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    IAC-17 — 68th International Astronautical Congress


    This symposium jointly organised by the International Academy of Astronautics (IAA) and the International Astronautical Federation (IAF) addresses all aspects of space life sciences research and practice in human and robotic spaceflight, from Low Earth Orbit (LEO) to the universe beyond, and from the Big Bang to the lives of future explorers on other planets of our solar system.


    Oleg Orlov
    SSC RF-Institute of Biomedical Problems RASRussian Federation

    Peter Graef
    Deutsches Zentrum für Luft- und Raumfahrt e.V. (DLR)Germany

    A1.1. Behaviour, Performance and Psychosocial Issues in Space

    This session considers psychosocial, interpersonal, cultural, cognitive, sleep, circadian rhythm and human factors issues and countermeasures related to human spaceflight and space exploration.


    Nick Kanas
    University of California, San Francisco (UCSF)United States

    Peter Suedfeld
    University of British ColumbiaCanada

    A1.2. Human Physiology in Space

    This session focuses on physiological effects of short- and long-duration spaceflight, and how this affects general health. Research into mitigation (countermeasures) of space effects are also included.


    Dieter Blottner
    Charité Universitätsmedizin BerlinGermany

    Elena Fomina
    State Scientific Center of Russian Federation, Institute of Biomedical Problems, Russian Academy of SciencesRussian Federation

    A1.3. Medical Care for Humans in Space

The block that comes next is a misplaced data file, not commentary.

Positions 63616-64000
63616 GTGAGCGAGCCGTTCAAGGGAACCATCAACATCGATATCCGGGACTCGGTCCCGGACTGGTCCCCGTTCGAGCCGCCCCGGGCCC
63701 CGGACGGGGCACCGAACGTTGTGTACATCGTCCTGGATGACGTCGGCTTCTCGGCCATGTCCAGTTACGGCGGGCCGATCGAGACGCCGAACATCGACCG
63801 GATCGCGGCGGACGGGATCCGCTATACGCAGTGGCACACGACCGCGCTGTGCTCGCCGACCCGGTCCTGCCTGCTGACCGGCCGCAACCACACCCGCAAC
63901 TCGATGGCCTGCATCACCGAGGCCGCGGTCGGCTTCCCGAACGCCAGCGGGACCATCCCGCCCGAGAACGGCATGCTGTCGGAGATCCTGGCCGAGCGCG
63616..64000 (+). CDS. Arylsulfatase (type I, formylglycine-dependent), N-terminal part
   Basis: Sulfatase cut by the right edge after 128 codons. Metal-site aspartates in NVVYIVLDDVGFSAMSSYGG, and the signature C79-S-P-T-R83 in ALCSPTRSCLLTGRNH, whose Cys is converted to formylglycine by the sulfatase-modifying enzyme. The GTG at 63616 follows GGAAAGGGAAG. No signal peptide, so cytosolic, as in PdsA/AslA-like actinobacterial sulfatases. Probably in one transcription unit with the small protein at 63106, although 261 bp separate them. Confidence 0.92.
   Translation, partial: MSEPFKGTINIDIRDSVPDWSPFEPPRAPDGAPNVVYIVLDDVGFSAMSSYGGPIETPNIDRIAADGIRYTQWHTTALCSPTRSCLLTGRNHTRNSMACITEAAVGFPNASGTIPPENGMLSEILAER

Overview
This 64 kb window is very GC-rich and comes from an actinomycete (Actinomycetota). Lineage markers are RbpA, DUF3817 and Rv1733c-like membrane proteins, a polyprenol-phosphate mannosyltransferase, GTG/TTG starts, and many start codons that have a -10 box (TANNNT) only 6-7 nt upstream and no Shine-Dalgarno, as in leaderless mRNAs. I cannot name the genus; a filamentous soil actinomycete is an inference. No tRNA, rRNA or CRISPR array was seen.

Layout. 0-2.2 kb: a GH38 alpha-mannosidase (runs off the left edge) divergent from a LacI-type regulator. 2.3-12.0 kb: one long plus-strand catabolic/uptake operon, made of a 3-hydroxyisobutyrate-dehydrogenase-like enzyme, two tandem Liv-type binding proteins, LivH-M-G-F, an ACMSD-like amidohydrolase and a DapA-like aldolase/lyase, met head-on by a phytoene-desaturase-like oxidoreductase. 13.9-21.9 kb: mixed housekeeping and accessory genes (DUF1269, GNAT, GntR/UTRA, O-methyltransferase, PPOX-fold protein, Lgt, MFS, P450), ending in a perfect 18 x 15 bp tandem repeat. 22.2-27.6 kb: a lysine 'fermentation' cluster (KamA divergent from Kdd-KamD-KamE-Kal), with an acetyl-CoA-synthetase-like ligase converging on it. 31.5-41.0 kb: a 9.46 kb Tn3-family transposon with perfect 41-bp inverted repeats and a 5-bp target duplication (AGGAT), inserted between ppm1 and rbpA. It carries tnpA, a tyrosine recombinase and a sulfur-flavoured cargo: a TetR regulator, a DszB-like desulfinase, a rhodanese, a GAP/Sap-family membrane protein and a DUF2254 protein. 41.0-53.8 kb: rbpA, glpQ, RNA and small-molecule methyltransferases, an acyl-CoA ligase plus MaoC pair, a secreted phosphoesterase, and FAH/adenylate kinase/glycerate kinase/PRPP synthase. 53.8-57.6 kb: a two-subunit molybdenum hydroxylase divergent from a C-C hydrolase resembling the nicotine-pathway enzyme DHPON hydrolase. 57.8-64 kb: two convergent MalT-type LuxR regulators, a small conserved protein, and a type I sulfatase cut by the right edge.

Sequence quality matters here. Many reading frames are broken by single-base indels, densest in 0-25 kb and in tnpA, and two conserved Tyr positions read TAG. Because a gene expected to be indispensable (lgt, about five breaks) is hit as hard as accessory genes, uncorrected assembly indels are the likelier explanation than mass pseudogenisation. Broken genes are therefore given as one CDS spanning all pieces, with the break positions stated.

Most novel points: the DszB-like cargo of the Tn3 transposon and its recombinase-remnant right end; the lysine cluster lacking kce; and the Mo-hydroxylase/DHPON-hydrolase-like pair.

This session focuses on medical care for astronauts including operational medicine aspects, countermeasure development and applications as well as needs for future care for astronauts during long term stays in space and missions to and on the Moon and Mars. A further focus will lie on medical care for passengers and operators of commercial suborbital and orbital space flights.


    Satoshi Iwase
    Aichi Medical UniversityJapan

    Ulrich Kuebler
    Airbus DS GmbHGermany

    A1.4. The International Space Station in LEO and the Deep Space Habitat in Cis‐ Lunar Space as platforms for simulated Mars voyages

    This session will discuss the sequential use of the ISS and DSH as platforms for preparation of future human flight to Mars. It will include discussions about all the possibilities to perform a preliminary dry run on the ISS to fully exploit the ISS features and flexibilities and to prepare for a natural progression into the DSH where a final dry run will be envisaged. It will also consider tests to be performed either at a lunar Lagrange point or in a distant retrograde lunar orbit with a lunar surface sortie after 6 months in weightlessness.


    Cristian Bank

    Livio Narici
    University of Rome - Tor VergataItaly

    A1.5. Radiation Fields, Effects and Risks in Human Space Missions